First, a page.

At the end of the day, real respect for taxpayer rights (putting “taxpayers first”) is going to require something of an attitude change with the IRS. To me, part of this means striving to help the taxpayer, rather than looking for ways to make things difficult in the hope of scoring a default “win.” As something of a coda to that point, I’ve recently had another adventure crop up with the TFA “case file” provision. Apparently, some Appeals Officers read the statute as requiring an Appeals conference to be scheduled within 10 days of receiving the TFA file… In other words, receipt of the TFA file starts a ticking clock for the taxpayer to act quickly or miss out on a conference.

This is not at all what the statute says. Granted, Congress used needlessly convoluted language: that the case file must be delivered to the taxpayer “not later than 10 days before” the conference.  But I truly believe that the misreading of the statute (somehow seeing it as constraining the taxpayer) is much easier to do when you come from an adversarial mindset. Let’s hope, as the IRS is pulled more and more into the realm of benefits delivery, that this mindset adapts.

About Caleb Smith

Caleb Smith is Visiting Associate Clinical Professor and the Director of the Ronald M. Mankoff Tax Clinic at the University of Minnesota Law School. Caleb has worked at Low-Income Taxpayer Clinics on both coasts and the Midwest, most recently completing a fellowship at Harvard Law School's Federal Tax Clinic. Prior to law school Caleb was the Tax Program Manager at Minnesota's largest Volunteer Income Tax Assistance organization, where he continues to remain engaged as an instructor and volunteer today.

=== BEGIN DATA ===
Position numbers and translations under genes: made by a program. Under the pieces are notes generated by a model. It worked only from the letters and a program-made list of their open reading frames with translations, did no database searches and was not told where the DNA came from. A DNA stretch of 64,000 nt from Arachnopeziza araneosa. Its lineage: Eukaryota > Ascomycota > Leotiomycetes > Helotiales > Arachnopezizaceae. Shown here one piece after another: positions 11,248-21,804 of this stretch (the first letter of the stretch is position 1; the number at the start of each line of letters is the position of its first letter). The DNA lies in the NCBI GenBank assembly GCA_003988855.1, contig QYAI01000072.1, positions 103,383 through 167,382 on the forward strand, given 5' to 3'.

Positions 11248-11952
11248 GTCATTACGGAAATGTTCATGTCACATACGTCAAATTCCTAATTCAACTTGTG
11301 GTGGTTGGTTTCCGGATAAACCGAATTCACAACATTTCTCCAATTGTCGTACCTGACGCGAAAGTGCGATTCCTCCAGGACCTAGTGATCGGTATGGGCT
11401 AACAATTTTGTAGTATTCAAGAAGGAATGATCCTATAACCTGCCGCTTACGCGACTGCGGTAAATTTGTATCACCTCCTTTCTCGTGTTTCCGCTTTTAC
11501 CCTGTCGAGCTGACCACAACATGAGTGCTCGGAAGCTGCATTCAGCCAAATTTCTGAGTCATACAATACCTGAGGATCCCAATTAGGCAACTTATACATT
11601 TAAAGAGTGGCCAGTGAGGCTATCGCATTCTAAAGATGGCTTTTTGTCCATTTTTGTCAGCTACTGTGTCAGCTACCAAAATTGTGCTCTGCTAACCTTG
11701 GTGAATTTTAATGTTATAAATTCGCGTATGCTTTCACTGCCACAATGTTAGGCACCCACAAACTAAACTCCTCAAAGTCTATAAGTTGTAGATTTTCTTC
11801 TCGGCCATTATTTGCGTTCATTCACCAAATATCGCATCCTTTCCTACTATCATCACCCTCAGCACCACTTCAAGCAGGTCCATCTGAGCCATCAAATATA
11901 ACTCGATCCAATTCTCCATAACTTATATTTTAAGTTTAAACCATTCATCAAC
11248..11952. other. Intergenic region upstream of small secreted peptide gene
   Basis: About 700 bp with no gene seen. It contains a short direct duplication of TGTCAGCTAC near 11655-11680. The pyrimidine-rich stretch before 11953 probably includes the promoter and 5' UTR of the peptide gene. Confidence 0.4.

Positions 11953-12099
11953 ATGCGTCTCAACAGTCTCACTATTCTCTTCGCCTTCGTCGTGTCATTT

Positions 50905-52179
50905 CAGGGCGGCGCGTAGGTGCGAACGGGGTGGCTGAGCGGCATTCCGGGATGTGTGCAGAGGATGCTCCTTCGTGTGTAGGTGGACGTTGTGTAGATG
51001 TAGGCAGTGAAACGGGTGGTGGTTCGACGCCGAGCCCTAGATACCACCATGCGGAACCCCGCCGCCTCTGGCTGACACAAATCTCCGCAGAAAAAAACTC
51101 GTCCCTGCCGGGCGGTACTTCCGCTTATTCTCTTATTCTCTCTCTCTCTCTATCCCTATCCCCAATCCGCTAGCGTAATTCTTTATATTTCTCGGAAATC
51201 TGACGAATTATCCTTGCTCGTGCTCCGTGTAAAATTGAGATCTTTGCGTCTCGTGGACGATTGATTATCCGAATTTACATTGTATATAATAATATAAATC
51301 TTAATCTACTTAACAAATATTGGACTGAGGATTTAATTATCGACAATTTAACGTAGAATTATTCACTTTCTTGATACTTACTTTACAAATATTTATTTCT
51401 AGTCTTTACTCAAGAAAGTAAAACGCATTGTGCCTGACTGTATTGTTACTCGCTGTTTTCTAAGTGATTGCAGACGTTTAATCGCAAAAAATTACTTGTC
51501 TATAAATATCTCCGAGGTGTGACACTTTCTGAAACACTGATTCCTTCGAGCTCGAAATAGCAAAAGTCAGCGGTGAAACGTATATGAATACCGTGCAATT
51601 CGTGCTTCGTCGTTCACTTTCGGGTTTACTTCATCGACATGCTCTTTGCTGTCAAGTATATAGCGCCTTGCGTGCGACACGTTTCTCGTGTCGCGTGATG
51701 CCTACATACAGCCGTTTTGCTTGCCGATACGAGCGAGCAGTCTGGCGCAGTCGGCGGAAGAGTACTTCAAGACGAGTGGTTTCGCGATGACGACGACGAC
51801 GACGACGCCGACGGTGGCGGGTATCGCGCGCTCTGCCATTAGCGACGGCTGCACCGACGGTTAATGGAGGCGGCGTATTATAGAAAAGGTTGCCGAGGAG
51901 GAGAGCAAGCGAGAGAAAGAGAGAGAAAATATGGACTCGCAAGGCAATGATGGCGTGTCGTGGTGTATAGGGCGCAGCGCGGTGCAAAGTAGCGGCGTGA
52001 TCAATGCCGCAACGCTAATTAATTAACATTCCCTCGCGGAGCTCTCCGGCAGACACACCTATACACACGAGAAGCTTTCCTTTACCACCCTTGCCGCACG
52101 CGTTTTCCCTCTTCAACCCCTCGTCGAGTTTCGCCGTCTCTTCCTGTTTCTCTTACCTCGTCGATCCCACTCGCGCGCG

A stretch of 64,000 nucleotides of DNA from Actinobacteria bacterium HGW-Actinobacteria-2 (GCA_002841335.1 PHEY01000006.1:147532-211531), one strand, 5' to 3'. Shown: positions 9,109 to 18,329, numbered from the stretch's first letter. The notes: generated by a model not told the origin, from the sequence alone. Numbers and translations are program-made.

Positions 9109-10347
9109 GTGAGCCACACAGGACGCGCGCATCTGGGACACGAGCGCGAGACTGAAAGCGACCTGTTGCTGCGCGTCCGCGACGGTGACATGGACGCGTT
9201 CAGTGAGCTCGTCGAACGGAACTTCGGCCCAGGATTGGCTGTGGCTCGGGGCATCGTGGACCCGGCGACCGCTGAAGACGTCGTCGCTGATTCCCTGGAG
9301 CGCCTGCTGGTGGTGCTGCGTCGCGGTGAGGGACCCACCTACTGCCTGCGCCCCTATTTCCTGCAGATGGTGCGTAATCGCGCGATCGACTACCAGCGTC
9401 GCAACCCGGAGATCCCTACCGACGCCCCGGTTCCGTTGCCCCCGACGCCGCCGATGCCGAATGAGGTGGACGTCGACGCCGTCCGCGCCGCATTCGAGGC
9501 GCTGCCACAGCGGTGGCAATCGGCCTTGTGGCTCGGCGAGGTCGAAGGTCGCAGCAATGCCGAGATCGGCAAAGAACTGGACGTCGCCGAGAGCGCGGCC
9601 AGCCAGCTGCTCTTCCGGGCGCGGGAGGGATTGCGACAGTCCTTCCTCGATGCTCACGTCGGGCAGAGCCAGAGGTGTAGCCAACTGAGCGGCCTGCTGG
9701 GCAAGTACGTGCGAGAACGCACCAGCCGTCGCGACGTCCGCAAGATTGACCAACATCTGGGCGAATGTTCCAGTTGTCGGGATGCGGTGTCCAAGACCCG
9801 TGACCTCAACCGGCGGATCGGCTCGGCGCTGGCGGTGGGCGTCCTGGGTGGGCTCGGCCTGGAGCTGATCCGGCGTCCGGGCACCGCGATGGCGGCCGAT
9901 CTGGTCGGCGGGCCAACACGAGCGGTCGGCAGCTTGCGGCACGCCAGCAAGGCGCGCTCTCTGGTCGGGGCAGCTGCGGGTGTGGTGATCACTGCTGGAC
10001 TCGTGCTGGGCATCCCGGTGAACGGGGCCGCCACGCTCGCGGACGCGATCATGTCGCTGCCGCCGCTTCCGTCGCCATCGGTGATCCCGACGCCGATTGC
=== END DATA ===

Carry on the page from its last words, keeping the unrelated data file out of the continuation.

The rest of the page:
Comments

  1. Steve Milgrom says

    I applaud your optimistic viewpoint of the situation, that it’s just an issue of training. I am more circumspect. It takes way more effort to pour over the administrative file and decide what not to send, to determine the minimum number of documents that will comply with the law.

    I suspect there is an institutional bias towards secrecy at play here. At an annual LITC conference a few years ago I publicly asked the head of IRS Appeals if they would allow taxpayers to record CDP hearings. She gave me a perplexed look and asked why they would want to do that? I replied “to create an accurate record.” I’m still waiting to hear that they are implementing my suggestion.

  2. John Bosignore says

    Sounds like Congress specifically intended and did write that documents sent by the TPs should not be produced. I feel like this is a good idea in order to save government resources and waste. Shouldn’t the TP have a copy of the documents sent to the IRS. I could see the TP spending volumes of files and then the IRS would have to send it back (seems like a waste of resources)